It’s the final RAJAR book of 2016 and time to have a quick whistle-stop tour and see what’s been happening. Stick around and I’ll tell you about a breakfast show ratings swap, a station that’s halved it’s hours since launch and we’ll see what’s happening share-wise in a certain city. [13sec]
In the week where Dave Berry’s announced he’s swapping Leicester Square for Golden Square, his Capital Breakfast Show has been knocked off the top spot by Rickie, Melvin and Charlie at Kiss. Capital Breakfast now has a weekly reach of 881 vs Kiss’s 983k.
A breakfast drop has not helped Capital in the battle for London’s market share either. The top commercial stations are now:
- LBC 97.3 – 5.5%
- Magic – 4.7%
- Kiss – 4.5%
- Heart 4.1%
- Classic FM – 3.7%
- Capital FM – 3.7%
- Absolute Radio – 2.0%
- Smooth Radio London – 1.7%
- talkSPORT – 1.7%
- Radio X – 1.4%
- Capital Xtra – 1%
- Gold – 0.8%
Well done to LBC on it’s third highest share ever and getting over the 1million mark for reach. Though very disappointing for Capital to now lag behind Classic FM in London share.
Kiss London had good increases across the board making it the number 1 commercial station in London for reach, pipping Capital to the number 2 spot.
Radio X has seen the areas it’s on FM – London and Manchester – have ratings improvement, with the overall national figure stable year on year and quarter on quarter at 1.2m reach.
Heart Extra’s 2nd RAJAR book sees a slide from 664k to 437k, no doubt as a result of dumping its regular programmes for Heart Extra Christmas (and playing a weird mix of Christmas music at that). I’m still unsure why they don’t give it a more understandable brand. Club Classics, 70s, Musicals – I think all would do better.
Well done to Free Radio which has had a tough few years. They seem to have stemmed any decline over the past few quarters and are starting to see some hours growth. With the Big City Network taking on their revised music policy, it will be interesting to see whether those stations’ figures go the same way.
Absolute Radio 90s has been gradually creeping up over the past few quarters. It’s now hit 727k reach without even being a true national DAB station (it mainly exists in the cities).
On the other hand Heat, which has been national on D2 for a year continues to fall back – now at 720k reach. Time to swap them over and see Absolute 90s grow further?
The main Absolute Radio has returned to its standard 2.1m reach stomping ground after an outlier book which gave them 2.6m last time round.
Nothing to particularly shout about at Hatfields this quarter. TalkSPORT returns to above 3m reach, but back to 18m hours after two books of 21m.
TalkRADIO hasn’t managed to solidify it’s growth last time around falling back to 252k reach and some likely unlucky diary placement resulting in its hours being halved.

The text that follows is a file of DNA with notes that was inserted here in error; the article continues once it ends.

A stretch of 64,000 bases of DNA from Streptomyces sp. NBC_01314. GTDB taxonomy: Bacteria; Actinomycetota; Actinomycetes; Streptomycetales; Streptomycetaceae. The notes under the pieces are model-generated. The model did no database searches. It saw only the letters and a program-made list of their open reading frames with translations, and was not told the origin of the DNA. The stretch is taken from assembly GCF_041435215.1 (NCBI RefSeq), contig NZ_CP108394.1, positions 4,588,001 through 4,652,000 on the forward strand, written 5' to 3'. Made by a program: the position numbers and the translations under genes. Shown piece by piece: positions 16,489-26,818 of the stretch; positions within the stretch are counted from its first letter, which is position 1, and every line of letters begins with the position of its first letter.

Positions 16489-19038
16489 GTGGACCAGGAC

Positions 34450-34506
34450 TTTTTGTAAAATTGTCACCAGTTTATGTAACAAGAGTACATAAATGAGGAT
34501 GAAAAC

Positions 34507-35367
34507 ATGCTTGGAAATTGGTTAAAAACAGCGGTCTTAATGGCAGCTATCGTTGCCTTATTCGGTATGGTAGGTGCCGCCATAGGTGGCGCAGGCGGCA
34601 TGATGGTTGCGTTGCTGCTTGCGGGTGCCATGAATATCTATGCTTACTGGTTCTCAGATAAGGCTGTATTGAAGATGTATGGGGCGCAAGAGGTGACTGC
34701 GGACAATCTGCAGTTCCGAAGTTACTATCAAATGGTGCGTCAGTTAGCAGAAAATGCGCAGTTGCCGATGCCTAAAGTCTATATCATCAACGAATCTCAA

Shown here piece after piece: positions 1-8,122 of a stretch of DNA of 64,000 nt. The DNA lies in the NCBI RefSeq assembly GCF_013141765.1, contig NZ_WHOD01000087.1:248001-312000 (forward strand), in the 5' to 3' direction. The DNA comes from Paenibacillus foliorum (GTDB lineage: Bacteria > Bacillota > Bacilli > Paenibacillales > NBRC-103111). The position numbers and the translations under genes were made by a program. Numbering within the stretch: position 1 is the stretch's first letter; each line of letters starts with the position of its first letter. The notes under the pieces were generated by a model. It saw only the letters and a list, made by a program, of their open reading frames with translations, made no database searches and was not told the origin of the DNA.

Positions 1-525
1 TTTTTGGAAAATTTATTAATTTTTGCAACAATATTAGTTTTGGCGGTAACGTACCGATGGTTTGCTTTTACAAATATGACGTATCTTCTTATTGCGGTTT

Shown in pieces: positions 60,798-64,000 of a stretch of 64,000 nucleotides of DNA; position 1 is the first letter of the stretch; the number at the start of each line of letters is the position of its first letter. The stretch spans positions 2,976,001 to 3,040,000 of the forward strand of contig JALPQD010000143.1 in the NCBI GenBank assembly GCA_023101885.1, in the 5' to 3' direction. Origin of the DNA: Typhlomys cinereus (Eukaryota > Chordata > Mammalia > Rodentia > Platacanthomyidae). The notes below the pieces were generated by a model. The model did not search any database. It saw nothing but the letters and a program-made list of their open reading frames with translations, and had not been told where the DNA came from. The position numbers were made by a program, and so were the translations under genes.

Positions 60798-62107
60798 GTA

A similar fate has hit Virgin Radio, it’s seen its reach this quarter drop a little from 324k from 344k, but its hours are around half the launch quarter, now coming in at 757k.
Some mixed results for Radio 1. The headline figure is that it’s down three quarters of a million reach year on year (about half of which were 15 to 24s). Quarter on quarter its down 311k (again half from 15 to 24s). Total listening hours though, are relatively steady, and the hours coming from the remaining 15 to 24s are the best they’ve had all year.
The breakfast show has however been doing slightly better than the station. Whilst it’s seen a drop year on year, this quarter has rebounded slightly adding 100k listeners.
Listening to the show during January, creatively it’s seen quite a bit of renewal. It’s had a strong contesting month concentrating on an 8am appointment to listen, good daily guests, with the best bits repeated the following day and more benchmarking of features like the entertainment news. I think it’s sounding the best it has for a long time. I think the new imaging from Contraband is top notch too. It’ll be interesting to see if it’s reflected in its Q1 figures in three months time.
With all the furore about the style guide, I had a listen to a 3pm hour of Hallam this week to see how it all sounded on-air. To my ears it sounded very clean. The new playlist and the majority focus on music sells did seem to give it more consistency than it’s had for a long time.
It’s also obvious that a cleaning like this is the right thing you do when you start a re-build of a station. Strip out a lot of the features, have a consistent sound and then gradually add back on the other elements.
It’s no fun to be entirely positive though, so I’d say that a much bigger issue than clearing your teases with the Content Director is the positioner. Surely “All the Biggest Hits – All Day Long” has too many words? Isn’t “The Biggest Hits – All Day” tighter and brighter?